Bali Pulendran, Postdoctoral Faculty Sponsor
Innate immune cell activation causes lung fibrosis in a humanized model of long COVID.
Proceedings of the National Academy of Sciences of the United States of America
2023; 120 (10): e2217199120
COVID-19 remains a global pandemic of an unprecedented magnitude with millions of people now developing "COVID lung fibrosis." Single-cell transcriptomics of lungs of patients with long COVID revealed a unique immune signature demonstrating the upregulation of key proinflammatory and innate immune effector genes CD47, IL-6, and JUN. We modeled the transition to lung fibrosis after COVID and profiled the immune response with single-cell mass cytometry in JUN mice. These studies revealed that COVID mediated chronic immune activation reminiscent to long COVID in humans. It was characterized by increased CD47, IL-6, and phospho-JUN (pJUN) expression which correlated with disease severity and pathogenic fibroblast populations. When we subsequently treated a humanized COVID lung fibrosis model by combined blockade of inflammation and fibrosis, we not only ameliorated fibrosis but also restored innate immune equilibrium indicating possible implications for clinical management of COVID lung fibrosis in patients.
View details for DOI 10.1073/pnas.2217199120
View details for PubMedID 36848564
Analysis of structural variation among inbred mouse strains.
2023; 24 (1): 97
BACKGROUND: 'Long read' sequencing methods have been used to identify previously uncharacterized structural variants that cause human genetic diseases. Therefore, we investigated whether long read sequencing could facilitate genetic analysis of murine models for human diseases.RESULTS: The genomes of six inbred strains (BTBR T+Itpr3tf/J, 129Sv1/J, C57BL/6/J, Balb/c/J, A/J, SJL/J) were analyzed using long read sequencing. Our results revealed that (i) Structural variants are very abundant within the genome of inbred strains (4.8 per gene) and (ii) that we cannot accurately infer whether structural variants are present using conventional short read genomic sequence data, even when nearby SNP alleles are known. The advantage of having a more complete map was demonstrated by analyzing the genomic sequence of BTBR mice. Based upon this analysis, knockin mice were generated and used to characterize a BTBR-unique 8-bp deletion within Draxin that contributes to the BTBR neuroanatomic abnormalities, which resemble human autism spectrum disorder.CONCLUSION: A more complete map of the pattern of genetic variation among inbred strains, which is produced by long read genomic sequencing of the genomes of additional inbred strains, could facilitate genetic discovery when murine models of human diseases are analyzed.
View details for DOI 10.1186/s12864-023-09197-5
View details for PubMedID 36864393
GSEApy: a comprehensive package for performing gene set enrichment analysis in Python.
Bioinformatics (Oxford, England)
Gene Set enrichment analysis (GSEA) is a commonly used algorithm for characterizing gene expression changes. However, the currently available tools used to perform GSEA have a limited ability to analyze large datasets, which is particularly problematic for the analysis of single-cell data. To overcome this limitation, we developed a GSEA package in Python (GSEApy), which could efficiently analyze large single-cell datasets.We present a package (GSEApy) that performs GSEA in either the command line or Python environment. GSEApy uses a Rust implementation to enable it to calculate the same enrichment statistic as GSEA for a collection of pathways. The Rust implementation of GSEApy is 3-fold faster than the Numpy version of GSEApy (v0.10.8) and uses >4-fold less memory. GSEApy also provides an interface between Python and Enrichr web services, as well as for BioMart. The Enrichr API enables GSEApy to perform over-representation analysis for an input gene list. Furthermore, GSEApy consists of several tools, each designed to facilitate a particular type of enrichment analysis.The new GSEApy with Rust extension is deposited in PyPI: https://pypi.org/project/gseapy/. The GSEApy source code is freely available at https://github.com/zqfang/GSEApy. Also, the documentation website is available at https://gseapy.rtfd.io/.is available online.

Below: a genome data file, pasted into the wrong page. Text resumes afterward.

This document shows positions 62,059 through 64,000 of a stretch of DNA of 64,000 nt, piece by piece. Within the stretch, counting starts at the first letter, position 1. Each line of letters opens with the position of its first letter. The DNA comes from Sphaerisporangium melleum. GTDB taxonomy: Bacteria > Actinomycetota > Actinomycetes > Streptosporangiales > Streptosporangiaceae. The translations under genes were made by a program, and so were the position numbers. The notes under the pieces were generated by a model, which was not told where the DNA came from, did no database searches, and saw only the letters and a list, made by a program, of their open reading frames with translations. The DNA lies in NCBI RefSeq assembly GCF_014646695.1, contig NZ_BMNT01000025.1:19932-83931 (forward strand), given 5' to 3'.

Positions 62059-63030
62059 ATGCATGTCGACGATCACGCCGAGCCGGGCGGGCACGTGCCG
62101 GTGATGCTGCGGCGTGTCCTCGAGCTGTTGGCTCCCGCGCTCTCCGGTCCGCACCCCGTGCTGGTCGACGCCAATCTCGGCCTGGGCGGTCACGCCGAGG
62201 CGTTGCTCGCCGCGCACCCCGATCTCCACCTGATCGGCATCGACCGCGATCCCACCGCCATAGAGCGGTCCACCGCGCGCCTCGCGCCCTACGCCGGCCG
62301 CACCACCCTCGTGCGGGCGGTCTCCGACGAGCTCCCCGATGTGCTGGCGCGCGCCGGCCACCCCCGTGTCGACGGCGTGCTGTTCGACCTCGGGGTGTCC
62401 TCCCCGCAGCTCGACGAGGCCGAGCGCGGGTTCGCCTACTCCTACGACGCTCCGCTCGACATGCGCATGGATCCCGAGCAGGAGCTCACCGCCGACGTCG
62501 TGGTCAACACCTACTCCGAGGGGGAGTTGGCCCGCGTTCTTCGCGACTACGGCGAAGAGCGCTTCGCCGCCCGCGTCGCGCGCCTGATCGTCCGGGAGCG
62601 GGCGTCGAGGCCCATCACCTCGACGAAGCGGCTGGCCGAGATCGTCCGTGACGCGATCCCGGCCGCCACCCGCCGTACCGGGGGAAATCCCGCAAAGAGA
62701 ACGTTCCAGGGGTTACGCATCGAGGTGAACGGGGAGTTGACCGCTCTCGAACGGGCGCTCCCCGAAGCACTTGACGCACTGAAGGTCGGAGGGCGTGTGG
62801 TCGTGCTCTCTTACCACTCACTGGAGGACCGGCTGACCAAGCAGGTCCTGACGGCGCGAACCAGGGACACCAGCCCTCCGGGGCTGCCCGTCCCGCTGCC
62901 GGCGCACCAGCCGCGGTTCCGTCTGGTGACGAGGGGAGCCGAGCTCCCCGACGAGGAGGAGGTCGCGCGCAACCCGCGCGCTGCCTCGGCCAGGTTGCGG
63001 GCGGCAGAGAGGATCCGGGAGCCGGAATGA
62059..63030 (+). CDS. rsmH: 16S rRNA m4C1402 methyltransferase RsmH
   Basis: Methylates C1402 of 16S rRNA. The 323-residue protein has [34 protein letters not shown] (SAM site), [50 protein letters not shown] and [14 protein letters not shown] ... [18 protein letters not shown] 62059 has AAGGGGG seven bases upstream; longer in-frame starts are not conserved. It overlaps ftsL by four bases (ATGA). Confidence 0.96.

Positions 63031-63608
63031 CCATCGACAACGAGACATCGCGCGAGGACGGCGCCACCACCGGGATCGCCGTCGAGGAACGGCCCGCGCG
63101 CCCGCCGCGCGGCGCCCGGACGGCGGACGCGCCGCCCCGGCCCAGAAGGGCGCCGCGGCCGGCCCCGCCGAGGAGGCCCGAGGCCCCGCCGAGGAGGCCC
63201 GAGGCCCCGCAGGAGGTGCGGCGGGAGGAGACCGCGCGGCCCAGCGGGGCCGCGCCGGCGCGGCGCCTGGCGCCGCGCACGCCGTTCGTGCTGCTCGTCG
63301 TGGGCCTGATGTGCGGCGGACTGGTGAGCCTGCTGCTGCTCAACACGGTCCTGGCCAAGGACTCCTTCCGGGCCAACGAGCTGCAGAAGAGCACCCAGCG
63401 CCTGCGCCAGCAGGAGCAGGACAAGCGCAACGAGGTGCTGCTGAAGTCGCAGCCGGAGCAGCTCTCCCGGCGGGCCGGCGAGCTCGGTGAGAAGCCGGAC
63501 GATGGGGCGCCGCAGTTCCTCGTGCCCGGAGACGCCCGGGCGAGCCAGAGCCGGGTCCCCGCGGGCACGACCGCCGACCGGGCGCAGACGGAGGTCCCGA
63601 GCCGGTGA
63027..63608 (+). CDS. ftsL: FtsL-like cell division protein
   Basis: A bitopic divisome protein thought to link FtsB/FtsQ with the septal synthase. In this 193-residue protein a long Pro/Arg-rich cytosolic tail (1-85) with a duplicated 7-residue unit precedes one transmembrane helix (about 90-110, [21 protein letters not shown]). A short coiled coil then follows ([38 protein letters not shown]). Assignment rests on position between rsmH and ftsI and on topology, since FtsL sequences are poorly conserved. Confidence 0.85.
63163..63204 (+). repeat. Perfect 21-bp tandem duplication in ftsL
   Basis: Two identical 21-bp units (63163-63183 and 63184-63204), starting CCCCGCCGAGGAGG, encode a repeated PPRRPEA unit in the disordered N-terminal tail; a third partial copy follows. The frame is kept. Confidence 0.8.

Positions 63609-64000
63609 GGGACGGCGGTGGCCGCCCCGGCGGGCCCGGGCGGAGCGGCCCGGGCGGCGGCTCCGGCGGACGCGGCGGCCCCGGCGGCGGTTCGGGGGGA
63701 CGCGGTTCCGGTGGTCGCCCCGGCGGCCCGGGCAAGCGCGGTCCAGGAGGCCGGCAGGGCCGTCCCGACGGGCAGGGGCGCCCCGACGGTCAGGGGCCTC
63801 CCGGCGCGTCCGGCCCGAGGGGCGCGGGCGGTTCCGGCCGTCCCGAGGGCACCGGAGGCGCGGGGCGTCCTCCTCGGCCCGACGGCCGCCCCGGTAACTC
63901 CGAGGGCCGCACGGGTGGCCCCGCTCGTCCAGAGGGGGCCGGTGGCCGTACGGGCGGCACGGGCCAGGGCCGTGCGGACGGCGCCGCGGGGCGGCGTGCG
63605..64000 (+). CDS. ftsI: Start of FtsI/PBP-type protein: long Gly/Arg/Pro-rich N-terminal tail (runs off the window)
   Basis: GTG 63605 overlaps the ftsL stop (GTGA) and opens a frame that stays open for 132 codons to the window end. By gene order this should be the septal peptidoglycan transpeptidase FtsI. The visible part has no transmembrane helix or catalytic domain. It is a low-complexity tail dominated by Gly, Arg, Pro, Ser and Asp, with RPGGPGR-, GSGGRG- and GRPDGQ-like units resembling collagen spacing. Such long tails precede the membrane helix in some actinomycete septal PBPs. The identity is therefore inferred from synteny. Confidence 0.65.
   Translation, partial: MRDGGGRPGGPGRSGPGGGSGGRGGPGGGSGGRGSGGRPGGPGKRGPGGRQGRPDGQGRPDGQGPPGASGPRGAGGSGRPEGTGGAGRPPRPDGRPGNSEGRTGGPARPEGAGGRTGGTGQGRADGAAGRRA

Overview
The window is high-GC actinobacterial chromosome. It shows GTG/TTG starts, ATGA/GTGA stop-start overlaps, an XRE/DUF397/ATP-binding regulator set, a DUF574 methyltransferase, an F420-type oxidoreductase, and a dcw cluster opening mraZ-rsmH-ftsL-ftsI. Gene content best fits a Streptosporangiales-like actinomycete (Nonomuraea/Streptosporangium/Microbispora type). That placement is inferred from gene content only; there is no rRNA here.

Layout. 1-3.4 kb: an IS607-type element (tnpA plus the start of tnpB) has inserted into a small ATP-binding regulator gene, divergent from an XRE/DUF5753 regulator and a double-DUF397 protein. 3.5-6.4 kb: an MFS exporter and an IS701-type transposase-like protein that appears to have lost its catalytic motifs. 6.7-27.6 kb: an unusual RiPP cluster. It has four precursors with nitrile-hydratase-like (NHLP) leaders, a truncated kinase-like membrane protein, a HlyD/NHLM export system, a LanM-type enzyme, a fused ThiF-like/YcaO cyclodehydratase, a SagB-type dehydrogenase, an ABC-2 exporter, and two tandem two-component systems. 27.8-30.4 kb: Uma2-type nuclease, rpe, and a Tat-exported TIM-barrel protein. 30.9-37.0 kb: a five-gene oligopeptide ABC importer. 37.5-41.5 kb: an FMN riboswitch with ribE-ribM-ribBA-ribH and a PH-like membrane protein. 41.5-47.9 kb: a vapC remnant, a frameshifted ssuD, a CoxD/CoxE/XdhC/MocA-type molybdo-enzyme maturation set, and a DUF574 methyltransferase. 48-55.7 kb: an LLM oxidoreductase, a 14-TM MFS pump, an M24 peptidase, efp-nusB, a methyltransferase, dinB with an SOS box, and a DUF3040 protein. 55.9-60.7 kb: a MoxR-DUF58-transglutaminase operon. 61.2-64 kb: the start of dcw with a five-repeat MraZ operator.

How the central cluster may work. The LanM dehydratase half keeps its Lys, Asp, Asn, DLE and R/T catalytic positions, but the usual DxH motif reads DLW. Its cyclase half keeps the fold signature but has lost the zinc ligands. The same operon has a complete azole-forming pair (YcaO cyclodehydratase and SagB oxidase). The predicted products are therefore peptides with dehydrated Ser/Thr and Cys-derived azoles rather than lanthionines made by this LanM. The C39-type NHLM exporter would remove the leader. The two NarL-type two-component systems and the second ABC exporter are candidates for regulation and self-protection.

View details for DOI 10.1093/bioinformatics/btac757
View details for PubMedID 36426870
An Automated Multi-Modal Graph-Based Pipeline for Mouse Genetic Discovery.
Bioinformatics (Oxford, England)
Our ability to identify causative genetic factors for mouse genetic models of human diseases and biomedical traits has been limited by the difficulties associated with identifying true causative factors, which are often obscured by the many false positive genetic associations produced by a GWAS.To accelerate the pace of genetic discovery, we developed a graph neural network (GNN)-based automated pipeline (GNNHap) that could rapidly analyze mouse genetic model data and identify high probability causal genetic factors for analyzed traits. After assessing the strength of allelic associations with the strain response pattern; this pipeline analyzes 29M published papers to assess candidate gene-phenotype relationships; and incorporates the information obtained from a protein-protein interaction network and protein sequence features into the analysis. The GNN model produces markedly improved results relative to that of a simple linear neural network. We demonstrate that GNNHap can identify novel causative genetic factors for murine models of diabetes/obesity and for cataract formation, which were validated by the phenotypes appearing in previously analyzed gene knockout mice. The diabetes/obesity results indicate how characterization of the underlying genetic architecture enables new therapies to be discovered and tested by applying 'precision medicine' principles to murine models.The GNNHap source code is freely available at https://github.com/zqfang/gnnhap, and the new version of the HBCGM program is available at https://github.com/zqfang/haplomap.Supplementary information is available online.